Towards the end of the school year I give my students a letter writing assignment. This cumulative project requires my students to apply all that I’ve taught them in writing. I share with my students how I plan to use their letters with my next group of 4th graders on the first day of school. They get excited about this project because it has a real purpose for a real audience. It’s a great way to end your year and gives you an insight into their perspective of your classroom.
Letter Writing Project
Here’s the set-up:
- Topic: 4th grade in Room 411
- Format: friendly letter
- Purpose: to inform or explain
- Text Structure: central idea and key details
- Audience: next year’s 4th grade students
By this time of year we no longer need a printed graphic organizer, so my students draw a Four Square in their Writing Notebook. Then they put their pencils down and we brainstorm together: “How is Room 411 special?” Students volunteer their ideas about the events and routines that are unique to our classroom. After almost 9 months, they had a lot to offer. The dry erase board was full of their ideas. Great!
Organizing Our Ideas
After extensive brainstorming, students are ready to begin organizing their ideas on paper. Using a big, but simple Four Square they first choose at least four of the subtopics we just finished writing on the board. Most students stayed with four subtopics, but a few chose to include more. Subtopics included – playing kickball at recess, our Whole Brain Teaching routines, assignments in all subject areas and, perhaps not surprisingly, me.
Details, Details, Details
Next, they drew in three bullets in each square on their graphic organizer. These were to represent three key details about each subtopic. Under each bullet they then drew a star to represent vivid words and language for each key detail. Since we used the Four Square method all year, my students were very familiar with this organized approach and needed very little assistance. It certainly didn’t hurt that they were definitely “subject matter experts” on the topic!
Letter Writing Revisions
Upon completion, the next step was to go back to the subtopics in each square and expand them into complete sentences. A mini-lesson was required, but not to teach them how to write a complete sentence. They know how to do that quite well. We focused our mini-lesson on avoiding “telling statements” such as, “Now I’m going to tell you about recess in Room 411.” Or, “Here are a few facts about math in Room 411.” Yuck.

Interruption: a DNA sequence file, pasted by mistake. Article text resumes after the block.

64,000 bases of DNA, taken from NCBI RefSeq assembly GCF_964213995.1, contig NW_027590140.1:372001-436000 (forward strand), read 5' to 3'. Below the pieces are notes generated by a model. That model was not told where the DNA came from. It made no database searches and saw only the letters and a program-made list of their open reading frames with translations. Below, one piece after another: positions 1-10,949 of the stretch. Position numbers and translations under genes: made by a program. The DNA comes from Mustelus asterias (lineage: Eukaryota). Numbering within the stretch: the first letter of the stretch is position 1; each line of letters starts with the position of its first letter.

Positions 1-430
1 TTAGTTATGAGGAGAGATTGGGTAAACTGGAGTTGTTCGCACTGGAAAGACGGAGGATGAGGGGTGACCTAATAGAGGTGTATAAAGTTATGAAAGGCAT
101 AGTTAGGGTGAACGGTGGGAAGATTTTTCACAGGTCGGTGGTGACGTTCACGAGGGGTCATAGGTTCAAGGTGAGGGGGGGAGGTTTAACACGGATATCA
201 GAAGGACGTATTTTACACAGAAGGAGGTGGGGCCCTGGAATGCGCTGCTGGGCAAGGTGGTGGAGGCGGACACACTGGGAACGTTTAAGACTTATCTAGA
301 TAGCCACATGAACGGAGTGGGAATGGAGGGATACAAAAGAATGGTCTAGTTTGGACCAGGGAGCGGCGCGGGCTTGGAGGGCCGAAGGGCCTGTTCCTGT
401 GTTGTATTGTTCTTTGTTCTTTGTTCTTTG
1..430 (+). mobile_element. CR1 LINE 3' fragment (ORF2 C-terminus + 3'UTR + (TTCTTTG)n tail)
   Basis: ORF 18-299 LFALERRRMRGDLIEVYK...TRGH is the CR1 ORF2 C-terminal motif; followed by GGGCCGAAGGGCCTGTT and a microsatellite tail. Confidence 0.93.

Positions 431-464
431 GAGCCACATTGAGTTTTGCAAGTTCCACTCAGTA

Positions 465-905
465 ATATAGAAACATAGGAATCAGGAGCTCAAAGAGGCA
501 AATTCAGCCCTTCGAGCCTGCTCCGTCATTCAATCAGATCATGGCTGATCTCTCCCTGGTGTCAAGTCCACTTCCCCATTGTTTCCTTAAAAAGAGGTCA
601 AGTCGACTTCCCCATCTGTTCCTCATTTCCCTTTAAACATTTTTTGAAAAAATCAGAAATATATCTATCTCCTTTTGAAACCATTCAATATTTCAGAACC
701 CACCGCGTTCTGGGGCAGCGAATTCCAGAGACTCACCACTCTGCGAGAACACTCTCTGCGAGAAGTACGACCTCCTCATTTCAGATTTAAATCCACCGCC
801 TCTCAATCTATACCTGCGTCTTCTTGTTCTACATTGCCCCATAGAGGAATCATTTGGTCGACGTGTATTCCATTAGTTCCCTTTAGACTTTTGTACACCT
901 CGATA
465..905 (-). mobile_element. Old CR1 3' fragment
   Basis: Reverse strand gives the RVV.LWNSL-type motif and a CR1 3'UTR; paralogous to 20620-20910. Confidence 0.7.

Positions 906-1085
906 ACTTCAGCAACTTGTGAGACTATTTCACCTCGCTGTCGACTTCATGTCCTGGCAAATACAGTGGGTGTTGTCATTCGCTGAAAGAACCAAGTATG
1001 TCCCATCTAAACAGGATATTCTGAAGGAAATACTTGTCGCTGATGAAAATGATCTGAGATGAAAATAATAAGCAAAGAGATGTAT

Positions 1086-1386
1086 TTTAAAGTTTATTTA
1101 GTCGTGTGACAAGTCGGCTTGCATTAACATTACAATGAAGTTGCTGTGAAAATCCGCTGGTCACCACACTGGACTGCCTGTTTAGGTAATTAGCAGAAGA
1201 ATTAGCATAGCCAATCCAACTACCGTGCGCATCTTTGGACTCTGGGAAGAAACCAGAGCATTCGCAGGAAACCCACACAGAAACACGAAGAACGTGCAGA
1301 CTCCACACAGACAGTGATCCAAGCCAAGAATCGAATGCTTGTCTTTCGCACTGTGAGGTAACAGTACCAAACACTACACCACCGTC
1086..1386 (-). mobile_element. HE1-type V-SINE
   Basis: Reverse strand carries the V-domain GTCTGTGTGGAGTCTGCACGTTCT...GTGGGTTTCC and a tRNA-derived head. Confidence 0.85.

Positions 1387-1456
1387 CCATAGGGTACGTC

Throughout this writing project several opportunities for mini-lessons appeared.
- Avoiding a “telling” sentence as the main idea sentence of each paragraph. I required my students to include prepositional phrases since we had recently finished a unit of study on that concept. This helped them make the connection between grammar and better writing ability.
- Students in my class know my dislike of the words “stuff” and “things.” This writing project really seemed to bring out their tendency to rely on such useless words, so we had a mini-lesson about concrete nouns.
- A mini-lesson on writing a brief introduction to their letters followed. I had them visualize themselves meeting the student who would be sitting in “their” desk next year. “What would you say to that person? Make that your introduction.”
- Letter format was another mini-lesson. Here we could look at a story in our reading series that was a collection of letters and imitate the author.
Author’s Purpose from a Writer’s Perspective
I remind them that now they are the author and their purpose for writing is to give information. “Remember, you are writing to students on their first day in Room 411. They don’t know what you know. Make sure you share with them information they need to know. What information do you wish someone had told you about Room 411 on the first day?”
Once our final copies are written, I save them for my next year’s class. Just in case I have more kids next year, I have my fastest writers write two copies. These letters also make great resources for podcasts. This gives students a chance to hear the ideas of many other students and not just the one letter they received on the first day.
New Developments Coming Soon!
Next Friday I will conclude the Writing 101 Series by writing about my year-end anthology project. Hard to believe that there are only 2 weeks remaining in my 2012-2013 school year! I will soon be shifting the focus of this blog slightly in an exciting new direction involving Whole Brain Teaching! More details to follow in a few weeks!